Much has been made of the rebuilt nature of this Dallas team. Sixteen Cowboys who suited up Sunday weren't with the club last year. It's the biggest turnover since 1975, when 12 rookies made the team, the famous Dirty Dozen who helped get Dallas into the Super Bowl. Nothing wrong with new blood, particularly on a team that looked as old and tired as Dallas did at the end of the '83 season, but the receiver corps has suffered a marked dropoff.
None of last year's top three is around. Drew Pearson retired; Butch Johnson was traded; Tony Hill separated a shoulder against the Rams and won't be back for a month or more. One replacement, Doug Donley, No. 4 man last year, looks like a major-leaguer. He had a one-handed circus catch in his nine-reception night against the Rams, and another one against the Giants, although his production fell off to three catches.
"I just wish I'd have been in our game plan more," Donley said. "I was open early and a lot in the third quarter. I don't know what the deal was today, if Hogie didn't have enough time or what."
Mike Renfro, who came from Houston in a trade, was acquired for his hands, not his speed. "I might not be the fastest guy in the world," he said when he arrived in Dallas, "but if the ball's there I'll catch it." Against the Giants he caught four and dropped two. "You have to cover yourself when you make a statement like that," Donley said.
The third wideout is Kirk Phillips, who was on injured reserve as a free-agent rookie last year. He replaced Hill in the Rams game, but he wasn't in the lineup Sunday. The group probably will sort itself out when Hill fully recovers, but until then, Hogeboom might be in for some tough times, assuming he's still the quarterback.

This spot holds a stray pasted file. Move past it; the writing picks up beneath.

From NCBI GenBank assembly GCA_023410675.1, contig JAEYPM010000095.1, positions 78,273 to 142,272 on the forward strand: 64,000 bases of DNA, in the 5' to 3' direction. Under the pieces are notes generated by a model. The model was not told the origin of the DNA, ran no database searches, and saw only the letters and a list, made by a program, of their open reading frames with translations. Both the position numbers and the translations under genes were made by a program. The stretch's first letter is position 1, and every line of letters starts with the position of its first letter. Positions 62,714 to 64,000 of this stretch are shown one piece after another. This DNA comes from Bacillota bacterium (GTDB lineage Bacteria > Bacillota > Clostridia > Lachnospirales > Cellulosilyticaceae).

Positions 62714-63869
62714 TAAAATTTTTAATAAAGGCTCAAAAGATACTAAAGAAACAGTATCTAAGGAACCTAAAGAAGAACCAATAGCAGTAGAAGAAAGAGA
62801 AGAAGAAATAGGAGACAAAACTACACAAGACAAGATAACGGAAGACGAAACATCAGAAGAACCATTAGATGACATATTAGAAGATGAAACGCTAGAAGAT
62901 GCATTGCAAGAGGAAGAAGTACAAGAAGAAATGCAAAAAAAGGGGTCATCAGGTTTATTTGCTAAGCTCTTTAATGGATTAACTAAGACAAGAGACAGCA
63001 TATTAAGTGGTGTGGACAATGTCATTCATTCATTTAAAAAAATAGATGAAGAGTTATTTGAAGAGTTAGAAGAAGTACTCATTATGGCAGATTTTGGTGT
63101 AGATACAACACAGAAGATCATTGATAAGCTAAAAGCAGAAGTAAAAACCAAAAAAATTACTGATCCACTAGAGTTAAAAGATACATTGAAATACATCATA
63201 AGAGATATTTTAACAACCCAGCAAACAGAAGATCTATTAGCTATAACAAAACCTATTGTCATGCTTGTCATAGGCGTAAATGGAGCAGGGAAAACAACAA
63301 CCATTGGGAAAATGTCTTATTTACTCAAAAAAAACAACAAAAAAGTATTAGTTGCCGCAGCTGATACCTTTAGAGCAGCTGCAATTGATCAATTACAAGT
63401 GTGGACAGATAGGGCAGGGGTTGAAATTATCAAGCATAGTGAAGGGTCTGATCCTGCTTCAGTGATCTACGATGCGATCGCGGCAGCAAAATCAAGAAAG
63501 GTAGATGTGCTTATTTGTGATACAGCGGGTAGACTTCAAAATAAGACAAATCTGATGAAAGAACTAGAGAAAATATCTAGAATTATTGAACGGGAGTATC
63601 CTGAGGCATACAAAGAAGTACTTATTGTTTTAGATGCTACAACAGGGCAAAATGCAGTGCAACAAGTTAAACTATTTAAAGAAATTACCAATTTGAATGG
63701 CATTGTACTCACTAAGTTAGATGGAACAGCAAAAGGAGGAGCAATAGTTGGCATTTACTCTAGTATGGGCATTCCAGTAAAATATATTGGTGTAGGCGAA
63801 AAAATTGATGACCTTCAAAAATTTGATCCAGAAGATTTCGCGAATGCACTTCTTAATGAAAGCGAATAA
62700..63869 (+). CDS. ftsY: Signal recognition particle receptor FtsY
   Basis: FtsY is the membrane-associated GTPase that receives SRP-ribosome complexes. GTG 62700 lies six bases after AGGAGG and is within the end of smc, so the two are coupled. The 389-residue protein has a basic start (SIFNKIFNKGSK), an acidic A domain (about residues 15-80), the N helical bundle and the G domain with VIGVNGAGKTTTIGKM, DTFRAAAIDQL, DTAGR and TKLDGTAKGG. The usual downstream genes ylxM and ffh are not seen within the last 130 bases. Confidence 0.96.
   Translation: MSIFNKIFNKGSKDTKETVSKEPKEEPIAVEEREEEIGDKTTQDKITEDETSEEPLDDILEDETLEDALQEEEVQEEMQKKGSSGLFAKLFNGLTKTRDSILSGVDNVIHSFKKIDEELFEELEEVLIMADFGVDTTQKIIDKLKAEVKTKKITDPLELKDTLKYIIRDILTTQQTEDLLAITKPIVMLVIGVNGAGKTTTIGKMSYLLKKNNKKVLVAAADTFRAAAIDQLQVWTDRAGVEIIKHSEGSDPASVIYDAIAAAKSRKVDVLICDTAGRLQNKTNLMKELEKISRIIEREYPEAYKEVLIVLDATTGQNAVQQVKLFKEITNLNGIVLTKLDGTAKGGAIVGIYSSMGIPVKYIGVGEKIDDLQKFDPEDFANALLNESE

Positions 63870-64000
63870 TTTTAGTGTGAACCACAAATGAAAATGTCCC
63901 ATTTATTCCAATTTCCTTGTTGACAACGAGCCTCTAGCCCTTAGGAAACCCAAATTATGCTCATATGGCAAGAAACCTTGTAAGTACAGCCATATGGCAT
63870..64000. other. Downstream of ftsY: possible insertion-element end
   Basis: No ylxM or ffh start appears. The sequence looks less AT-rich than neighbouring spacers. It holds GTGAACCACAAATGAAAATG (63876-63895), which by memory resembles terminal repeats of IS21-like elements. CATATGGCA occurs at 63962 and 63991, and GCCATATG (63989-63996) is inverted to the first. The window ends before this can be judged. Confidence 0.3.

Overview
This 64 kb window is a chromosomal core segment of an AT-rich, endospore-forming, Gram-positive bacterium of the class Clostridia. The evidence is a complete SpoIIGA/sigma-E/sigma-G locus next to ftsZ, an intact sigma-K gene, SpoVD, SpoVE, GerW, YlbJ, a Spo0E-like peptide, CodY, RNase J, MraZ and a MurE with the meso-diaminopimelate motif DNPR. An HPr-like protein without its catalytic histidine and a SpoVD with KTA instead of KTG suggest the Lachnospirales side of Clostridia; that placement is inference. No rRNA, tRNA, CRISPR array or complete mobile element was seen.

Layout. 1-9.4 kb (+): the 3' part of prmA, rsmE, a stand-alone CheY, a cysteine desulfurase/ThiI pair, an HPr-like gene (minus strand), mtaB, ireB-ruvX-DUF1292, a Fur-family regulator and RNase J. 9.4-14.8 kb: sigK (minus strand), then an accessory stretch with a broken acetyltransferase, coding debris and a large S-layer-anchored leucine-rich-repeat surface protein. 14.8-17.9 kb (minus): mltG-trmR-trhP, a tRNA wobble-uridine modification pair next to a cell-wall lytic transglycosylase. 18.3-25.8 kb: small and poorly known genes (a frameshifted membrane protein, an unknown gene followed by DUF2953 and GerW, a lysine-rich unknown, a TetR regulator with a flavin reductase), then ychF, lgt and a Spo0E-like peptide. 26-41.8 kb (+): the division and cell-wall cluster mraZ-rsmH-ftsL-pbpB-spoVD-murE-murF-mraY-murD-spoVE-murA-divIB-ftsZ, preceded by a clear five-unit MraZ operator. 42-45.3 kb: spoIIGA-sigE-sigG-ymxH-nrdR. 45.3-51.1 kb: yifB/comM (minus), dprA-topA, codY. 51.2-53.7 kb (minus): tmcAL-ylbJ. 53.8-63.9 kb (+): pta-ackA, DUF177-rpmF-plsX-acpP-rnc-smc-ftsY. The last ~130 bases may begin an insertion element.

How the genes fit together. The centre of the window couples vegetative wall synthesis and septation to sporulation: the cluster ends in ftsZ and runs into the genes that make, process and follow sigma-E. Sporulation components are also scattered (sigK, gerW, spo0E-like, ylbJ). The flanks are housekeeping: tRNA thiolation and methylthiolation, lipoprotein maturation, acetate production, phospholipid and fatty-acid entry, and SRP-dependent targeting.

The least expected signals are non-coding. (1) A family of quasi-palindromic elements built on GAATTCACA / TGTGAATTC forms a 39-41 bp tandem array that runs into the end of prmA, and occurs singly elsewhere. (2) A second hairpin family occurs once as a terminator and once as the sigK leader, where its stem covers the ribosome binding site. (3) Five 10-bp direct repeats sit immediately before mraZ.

Landry gave no indication that Hogeboom would get the hook, but the kid—Hogeboom's 26, White's 32—did look overmatched at times. His one interception, on a deep post pattern to fullback Ron Springs, came on a fine play by Kinard, who was raising all kinds of hell in the secondary, knocking receivers loose from footballs. And Hogeboom did do a terrific job picking up the Giant blitzes—after the game he looked it, too, with a deep gash in his right elbow and a turf burn on the left side of his neck.
"There's no doubt in my mind that I'll be back next week," he said. "Hey, it feels good to be hurt after a game. At least you know you're playing."
At one time Landry turned a deaf ear to critics who said the Cowboys needed a more emotional approach. Preparation, not emotion, is what wins, was his belief. But after the Cowboys flattened out and lost their last three in '83, he told his scouting department to concentrate more on "competitive people" and let the best available athletes go to the Olympics.
"We redid the weighting in our computer," says Gil Brandt, the head of the scouting operation, "and added weight to competitiveness."
So the '84 Cowboys are younger and more competitive—and more prone to mistakes, at least at this stage. In two games, they've turned the ball over nine times. Their offensive line is still unsettled; players are shuttled at left guard and tackle. They're not great right now; they're not terrible. They're 1-1.